You can preach "never say never," and you can argue that every championship team has to "steal" a game or two against long odds to survive the grueling season. This is true. But there are long odds, and there's a 24-0 deficit against the defending national champion, on the road. By storming out of that hole for a thrilling, 28-27 win Friday over hated Alabama to complete a 12-0 regular season, Auburn established itself as a steel-hearted, icy-veined survivor even among the steeliest and iciest in recent memory.
The comeback in Tuscaloosa was the Tigers' fourth this year in a game they trailed at some point in the second half, and the third in which they rallied from behind in the fourth quarter – a number that doesn't include their overtime escape against Clemson, or their 19-play, 86-yard march for the game-winning field goal on the last snap at Kentucky, an epic journey that drained the final 7:25 from the clock with the game tied at 31 apiece. They trailed entering the fourth quarter against South Carolina, and won, 35-27. They fell behind early in the fourth quarter against Arkansas, and won, 65-43. This time, they trailed Alabama at the start of the fourth, 27-21, and won again.
It was also the fourth time this year the Tigers have rallied from at least 10 points down, on the heels of double-digit holes against Clemson (17-0), South Carolina (20-7) and Georgia (21-7). No other team that's ever played for the BCS championship has needed more than two rallies from a double-digit deficit to get there. And if Auburn punches its ticket to this year's title game, it will be the first to come from as far back as three touchdowns against anyone, much less one of the most feared defenses in the country.
The largest comeback by a team that's actually appeared in a BCS title game to date was Texas' rally from a 28-9 deficit at Oklahoma State in 2005, a comeback sparked by Vince Young's 80-yard touchdown run to cut the Cowboy lead to 28-19 in the opening minute of the second half. The Longhorns ripped off four more unanswered touchdowns in a 47-28 blowout, then went on to win their last four by an average of 48 points en route to the Rose Bowl.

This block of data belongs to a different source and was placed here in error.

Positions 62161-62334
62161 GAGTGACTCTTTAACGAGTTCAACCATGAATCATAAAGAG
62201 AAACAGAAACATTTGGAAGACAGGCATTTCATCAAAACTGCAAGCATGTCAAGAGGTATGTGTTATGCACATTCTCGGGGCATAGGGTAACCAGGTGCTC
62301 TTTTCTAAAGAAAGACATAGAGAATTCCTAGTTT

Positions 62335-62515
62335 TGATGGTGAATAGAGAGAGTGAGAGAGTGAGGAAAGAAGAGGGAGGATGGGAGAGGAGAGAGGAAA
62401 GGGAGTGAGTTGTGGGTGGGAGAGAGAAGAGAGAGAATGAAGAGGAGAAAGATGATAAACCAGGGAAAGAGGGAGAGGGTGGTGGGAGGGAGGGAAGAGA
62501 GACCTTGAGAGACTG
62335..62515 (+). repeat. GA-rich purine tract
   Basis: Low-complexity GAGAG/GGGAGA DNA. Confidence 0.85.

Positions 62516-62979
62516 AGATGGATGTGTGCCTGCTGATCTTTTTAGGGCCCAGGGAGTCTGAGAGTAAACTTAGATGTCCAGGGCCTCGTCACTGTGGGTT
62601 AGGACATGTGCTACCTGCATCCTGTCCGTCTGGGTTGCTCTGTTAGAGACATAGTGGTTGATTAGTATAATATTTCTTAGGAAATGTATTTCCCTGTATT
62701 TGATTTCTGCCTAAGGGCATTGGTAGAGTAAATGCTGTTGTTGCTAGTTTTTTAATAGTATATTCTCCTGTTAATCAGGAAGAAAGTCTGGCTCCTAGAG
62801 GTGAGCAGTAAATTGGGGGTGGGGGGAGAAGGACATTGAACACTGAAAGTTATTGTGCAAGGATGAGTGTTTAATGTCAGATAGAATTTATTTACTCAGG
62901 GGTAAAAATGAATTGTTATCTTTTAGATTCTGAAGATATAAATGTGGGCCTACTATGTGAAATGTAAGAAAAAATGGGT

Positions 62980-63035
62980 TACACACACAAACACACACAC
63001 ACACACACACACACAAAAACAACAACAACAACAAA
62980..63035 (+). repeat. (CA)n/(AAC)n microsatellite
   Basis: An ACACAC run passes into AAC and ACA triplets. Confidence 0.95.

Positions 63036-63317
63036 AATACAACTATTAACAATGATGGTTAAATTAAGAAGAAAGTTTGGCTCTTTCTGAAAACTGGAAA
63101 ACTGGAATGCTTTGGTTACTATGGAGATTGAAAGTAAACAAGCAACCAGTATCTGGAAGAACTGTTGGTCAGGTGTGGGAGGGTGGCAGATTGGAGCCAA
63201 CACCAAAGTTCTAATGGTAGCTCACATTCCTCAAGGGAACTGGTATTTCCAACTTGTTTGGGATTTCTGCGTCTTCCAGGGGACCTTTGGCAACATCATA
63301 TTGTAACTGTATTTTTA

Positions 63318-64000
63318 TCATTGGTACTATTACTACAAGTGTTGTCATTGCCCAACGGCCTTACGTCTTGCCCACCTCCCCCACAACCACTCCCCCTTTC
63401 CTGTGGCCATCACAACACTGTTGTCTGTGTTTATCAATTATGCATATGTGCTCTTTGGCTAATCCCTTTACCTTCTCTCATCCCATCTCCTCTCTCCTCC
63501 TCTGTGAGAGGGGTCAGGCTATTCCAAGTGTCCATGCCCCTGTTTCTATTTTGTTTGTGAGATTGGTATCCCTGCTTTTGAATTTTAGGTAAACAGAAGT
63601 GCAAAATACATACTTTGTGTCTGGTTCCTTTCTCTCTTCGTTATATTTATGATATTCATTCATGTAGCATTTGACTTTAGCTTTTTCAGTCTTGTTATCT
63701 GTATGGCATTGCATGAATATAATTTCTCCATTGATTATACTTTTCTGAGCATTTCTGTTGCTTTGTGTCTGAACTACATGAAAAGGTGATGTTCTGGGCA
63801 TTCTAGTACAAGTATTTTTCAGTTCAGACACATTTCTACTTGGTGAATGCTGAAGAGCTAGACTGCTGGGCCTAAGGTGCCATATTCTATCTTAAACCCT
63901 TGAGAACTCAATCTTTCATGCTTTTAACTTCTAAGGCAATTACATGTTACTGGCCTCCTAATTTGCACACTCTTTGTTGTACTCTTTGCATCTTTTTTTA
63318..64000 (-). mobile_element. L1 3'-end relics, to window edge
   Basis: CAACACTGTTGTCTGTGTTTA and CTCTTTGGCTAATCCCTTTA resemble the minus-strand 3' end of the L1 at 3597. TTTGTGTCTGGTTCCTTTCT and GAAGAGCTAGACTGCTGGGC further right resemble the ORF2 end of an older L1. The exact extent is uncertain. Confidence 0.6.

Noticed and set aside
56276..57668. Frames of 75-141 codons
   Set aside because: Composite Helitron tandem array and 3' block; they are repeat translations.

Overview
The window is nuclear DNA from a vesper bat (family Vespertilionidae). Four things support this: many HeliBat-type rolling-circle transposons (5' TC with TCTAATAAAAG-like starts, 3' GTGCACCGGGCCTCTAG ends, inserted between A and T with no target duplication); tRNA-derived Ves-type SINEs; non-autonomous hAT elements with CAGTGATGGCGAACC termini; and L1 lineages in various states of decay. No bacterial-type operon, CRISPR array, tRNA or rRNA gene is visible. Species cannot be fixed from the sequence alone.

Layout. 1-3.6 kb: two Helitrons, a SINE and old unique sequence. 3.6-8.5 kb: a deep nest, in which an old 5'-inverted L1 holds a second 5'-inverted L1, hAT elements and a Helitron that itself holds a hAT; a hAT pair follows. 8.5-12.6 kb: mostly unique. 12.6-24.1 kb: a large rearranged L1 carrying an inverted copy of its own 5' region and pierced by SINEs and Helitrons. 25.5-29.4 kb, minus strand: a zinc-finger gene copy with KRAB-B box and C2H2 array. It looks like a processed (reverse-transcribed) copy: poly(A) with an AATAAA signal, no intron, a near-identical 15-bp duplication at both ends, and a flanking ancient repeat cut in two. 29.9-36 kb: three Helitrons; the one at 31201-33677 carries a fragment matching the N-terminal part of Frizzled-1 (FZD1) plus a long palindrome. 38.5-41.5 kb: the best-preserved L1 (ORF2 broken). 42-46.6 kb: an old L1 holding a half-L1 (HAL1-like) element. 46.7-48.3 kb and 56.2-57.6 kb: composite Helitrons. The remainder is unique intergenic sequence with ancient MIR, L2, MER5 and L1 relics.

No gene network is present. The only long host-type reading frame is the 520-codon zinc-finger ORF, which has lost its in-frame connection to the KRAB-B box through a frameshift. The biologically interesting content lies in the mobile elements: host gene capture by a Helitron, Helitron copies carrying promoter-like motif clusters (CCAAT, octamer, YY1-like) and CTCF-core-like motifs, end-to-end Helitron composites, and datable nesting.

The best claim on the title of "Comeback King," though, may belong to their opponent in Pasadena, USC, which uncorked its explosive offense to turn a 21-3 halftime hole at Arizona State into a 38-28 win, just two weeks before driving for the game-winning touchdown on the final play at Notre Dame in the famous "Bush Push" game that kept the Trojans' staggering winning streak intact. A month after that, they stormed back from 21-10 down against Fresno State behind a spectacular second half by Reggie Bush, only to fall behind again, 42-41, after a pair of Fresno touchdowns in the fourth quarter. It took yet another SC rally in the final seven minutes to put the Bulldogs away, 50-42.
LSU never had to come from that far back in 2007, but it was only by virtue of dramatic fourth quarter comebacks to put away Florida, Auburn, Alabama and finally Tennessee in the SEC Championship Game that the golden ticket to the BCS title game fell in its lap, thanks to eleventh-hour losses by the No.1 and No. 2 teams in the BCS, Missouri and West Virginia, on the final Saturday of the season. On the other hand, those same Tigers also let a 13-point second half lead slip away in an eventual triple overtime loss at Kentucky, and couldn't finish off a late rally against Arkansas, another triple-OT defeat. They escaped the fire, but not without a couple of nasty burns.
Back in the present, with only an SEC Championship rematch against South Carolina left between Auburn and its BCS destiny in Glendale, Ariz., it's looking increasingly like the only scars the Tigers will carry into the title game in January will come from the simmering pay-for-play allegations against their spectacular quarterback, Cam Newton, without whom they'd likely be another 7-5/8-4 outfit jockeying for a return trip to the Outback Bowl. After Friday's instantly legendary escape against the Tide, the long, endlessly patient arm of the NCAA may be the only opponent they can't outlast.
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Matt Hinton is on Twitter: Follow him @DrSaturday.